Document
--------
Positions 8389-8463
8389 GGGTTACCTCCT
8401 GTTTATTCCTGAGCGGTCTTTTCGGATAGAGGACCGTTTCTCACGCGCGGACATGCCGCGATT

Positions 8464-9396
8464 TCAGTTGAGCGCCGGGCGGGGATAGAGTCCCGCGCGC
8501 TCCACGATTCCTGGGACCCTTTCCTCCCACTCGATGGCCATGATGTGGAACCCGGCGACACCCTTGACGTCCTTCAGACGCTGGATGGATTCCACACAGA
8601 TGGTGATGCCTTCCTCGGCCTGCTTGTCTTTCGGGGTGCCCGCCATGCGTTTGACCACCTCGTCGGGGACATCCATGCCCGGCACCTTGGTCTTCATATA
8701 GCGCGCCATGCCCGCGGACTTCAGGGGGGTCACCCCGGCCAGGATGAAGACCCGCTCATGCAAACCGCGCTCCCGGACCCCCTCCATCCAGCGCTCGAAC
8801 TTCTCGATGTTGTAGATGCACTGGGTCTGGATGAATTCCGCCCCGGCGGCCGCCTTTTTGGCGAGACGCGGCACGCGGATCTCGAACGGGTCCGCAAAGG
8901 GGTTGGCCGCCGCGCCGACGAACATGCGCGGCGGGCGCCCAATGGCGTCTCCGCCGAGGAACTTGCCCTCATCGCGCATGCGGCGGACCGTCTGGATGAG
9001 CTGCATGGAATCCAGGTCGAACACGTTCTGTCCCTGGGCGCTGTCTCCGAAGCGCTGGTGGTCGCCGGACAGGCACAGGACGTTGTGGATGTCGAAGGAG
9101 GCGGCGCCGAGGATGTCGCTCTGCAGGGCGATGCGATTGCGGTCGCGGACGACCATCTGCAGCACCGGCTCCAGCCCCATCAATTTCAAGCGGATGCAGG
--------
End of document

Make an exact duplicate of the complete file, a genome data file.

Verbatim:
Positions 8389-8463
8389 GGGTTACCTCCT
8401 GTTTATTCCTGAGCGGTCTTTTCGGATAGAGGACCGTTTCTCACGCGCGGACATGCCGCGATT

Positions 8464-9396
8464 TCAGTTGAGCGCCGGGCGGGGATAGAGTCCCGCGCGC
8501 TCCACGATTCCTGGGACCCTTTCCTCCCACTCGATGGCCATGATGTGGAACCCGGCGACACCCTTGACGTCCTTCAGACGCTGGATGGATTCCACACAGA
8601 TGGTGATGCCTTCCTCGGCCTGCTTGTCTTTCGGGGTGCCCGCCATGCGTTTGACCACCTCGTCGGGGACATCCATGCCCGGCACCTTGGTCTTCATATA
8701 GCGCGCCATGCCCGCGGACTTCAGGGGGGTCACCCCGGCCAGGATGAAGACCCGCTCATGCAAACCGCGCTCCCGGACCCCCTCCATCCAGCGCTCGAAC
8801 TTCTCGATGTTGTAGATGCACTGGGTCTGGATGAATTCCGCCCCGGCGGCCGCCTTTTTGGCGAGACGCGGCACGCGGATCTCGAACGGGTCCGCAAAGG
8901 GGTTGGCCGCCGCGCCGACGAACATGCGCGGCGGGCGCCCAATGGCGTCTCCGCCGAGGAACTTGCCCTCATCGCGCATGCGGCGGACCGTCTGGATGAG
9001 CTGCATGGAATCCAGGTCGAACACGTTCTGTCCCTGGGCGCTGTCTCCGAAGCGCTGGTGGTCGCCGGACAGGCACAGGACGTTGTGGATGTCGAAGGAG
9101 GCGGCGCCGAGGATGTCGCTCTGCAGGGCGATGCGATTGCGGTCGCGGACGACCATCTGCAGCACCGGCTCCAGCCCCATCAATTTCAAGCGGATGCAGG